Study objectives: The aim was to correlate CT scan findings with hemodynamic measurements in patients who had undergone pulmonary thromboendarterectomy (PTE) and to evaluate whether CT scan findings can help to predict surgical outcome.
Patients and method: Sixty patients who underwent PTE and preoperative helical CT scanning were included. Preoperative and postoperative hemodynamics were correlated with preoperative CT imaging features.
Results: The diameter of the main pulmonary artery (PA) and the ratio of the PA and the diameter of the ascending aorta correlated with preoperative mean pulmonary artery pressure (PAP) [r = 0.42; p < 0.001; and r = 0.48; p < 0.0001, respectively]. There was a significant correlation of subpleural densities with preoperative pulmonary vascular resistance (PVR) [r = 0.44; p < 0.001] and of the number of abnormal perfused lobes with preoperative PAP (r = 0.66; p < 0.0001) and PVR (r = 0.76; p < 0.0001). Postoperative PVR correlated negatively with the presence and extent of central thrombi (r = −0.36; p = 0.007) and dilated bronchial arteries (p = 0.03) seen on preoperative CT scans. Sixty percent of patients (3 of 5 patients) without visible central thromboembolic material on CT scans had an inadequate hemodynamic improvement in contrast to 4% of patients (2 of 51 patients) with central thrombi (p = 0.003). Preoperative PVR (r = 0.31; p = 0.018) and the extent of abnormal lung perfusion (r = 0.37; p = 0.007) and of subpleural densities (r = 0.32; p = 0.017) were positively correlated with postoperative PVR.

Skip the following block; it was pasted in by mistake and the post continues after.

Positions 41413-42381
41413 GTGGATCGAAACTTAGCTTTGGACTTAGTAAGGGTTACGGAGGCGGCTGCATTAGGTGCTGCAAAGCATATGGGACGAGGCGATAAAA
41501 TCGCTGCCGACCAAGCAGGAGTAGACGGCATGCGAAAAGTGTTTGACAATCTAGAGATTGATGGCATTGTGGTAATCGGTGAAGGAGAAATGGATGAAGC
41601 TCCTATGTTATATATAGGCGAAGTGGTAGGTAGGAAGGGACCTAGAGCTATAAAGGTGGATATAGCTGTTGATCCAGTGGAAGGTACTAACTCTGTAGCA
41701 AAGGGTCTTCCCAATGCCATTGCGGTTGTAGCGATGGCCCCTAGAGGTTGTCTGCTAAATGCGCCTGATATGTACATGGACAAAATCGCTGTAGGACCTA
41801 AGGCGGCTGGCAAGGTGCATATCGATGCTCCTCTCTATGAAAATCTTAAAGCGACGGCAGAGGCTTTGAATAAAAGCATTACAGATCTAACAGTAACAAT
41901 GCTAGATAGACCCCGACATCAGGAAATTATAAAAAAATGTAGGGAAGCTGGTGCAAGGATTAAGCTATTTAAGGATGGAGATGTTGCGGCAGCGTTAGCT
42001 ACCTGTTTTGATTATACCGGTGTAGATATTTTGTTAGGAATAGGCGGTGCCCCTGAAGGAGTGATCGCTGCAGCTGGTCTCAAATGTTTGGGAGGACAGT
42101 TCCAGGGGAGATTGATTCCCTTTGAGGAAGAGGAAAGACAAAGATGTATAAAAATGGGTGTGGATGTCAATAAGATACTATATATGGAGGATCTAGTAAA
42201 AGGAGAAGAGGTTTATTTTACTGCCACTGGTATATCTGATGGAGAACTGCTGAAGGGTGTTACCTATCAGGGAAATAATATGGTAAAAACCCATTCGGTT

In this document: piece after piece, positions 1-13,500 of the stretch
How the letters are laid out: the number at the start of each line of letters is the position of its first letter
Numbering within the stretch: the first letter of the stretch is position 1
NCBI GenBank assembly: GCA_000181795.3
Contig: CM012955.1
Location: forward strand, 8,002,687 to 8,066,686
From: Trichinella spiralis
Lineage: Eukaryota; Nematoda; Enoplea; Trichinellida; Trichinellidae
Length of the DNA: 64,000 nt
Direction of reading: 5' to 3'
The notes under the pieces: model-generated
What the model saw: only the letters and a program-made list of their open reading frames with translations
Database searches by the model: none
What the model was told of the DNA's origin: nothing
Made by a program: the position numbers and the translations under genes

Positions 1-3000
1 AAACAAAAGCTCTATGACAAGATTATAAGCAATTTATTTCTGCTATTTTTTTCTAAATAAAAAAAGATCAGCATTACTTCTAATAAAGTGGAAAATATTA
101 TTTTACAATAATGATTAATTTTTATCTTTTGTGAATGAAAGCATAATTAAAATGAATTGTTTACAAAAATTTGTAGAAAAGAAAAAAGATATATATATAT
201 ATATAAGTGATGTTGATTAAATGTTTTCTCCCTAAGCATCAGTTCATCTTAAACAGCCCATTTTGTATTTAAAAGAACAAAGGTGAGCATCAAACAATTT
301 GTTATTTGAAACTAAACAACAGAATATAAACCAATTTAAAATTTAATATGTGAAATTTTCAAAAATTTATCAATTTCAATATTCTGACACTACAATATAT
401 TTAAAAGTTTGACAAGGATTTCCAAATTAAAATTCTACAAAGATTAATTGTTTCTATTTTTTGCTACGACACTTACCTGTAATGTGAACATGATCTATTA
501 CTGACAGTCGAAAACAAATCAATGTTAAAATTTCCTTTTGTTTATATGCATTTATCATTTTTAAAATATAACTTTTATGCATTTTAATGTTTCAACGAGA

Conclusions: In patients with thromboembolic pulmonary hypertension, CT scan findings can help to predict hemodynamic improvement after PTE. The absence of central thrombi is a significant risk factor for inadequate hemodynamic improvement.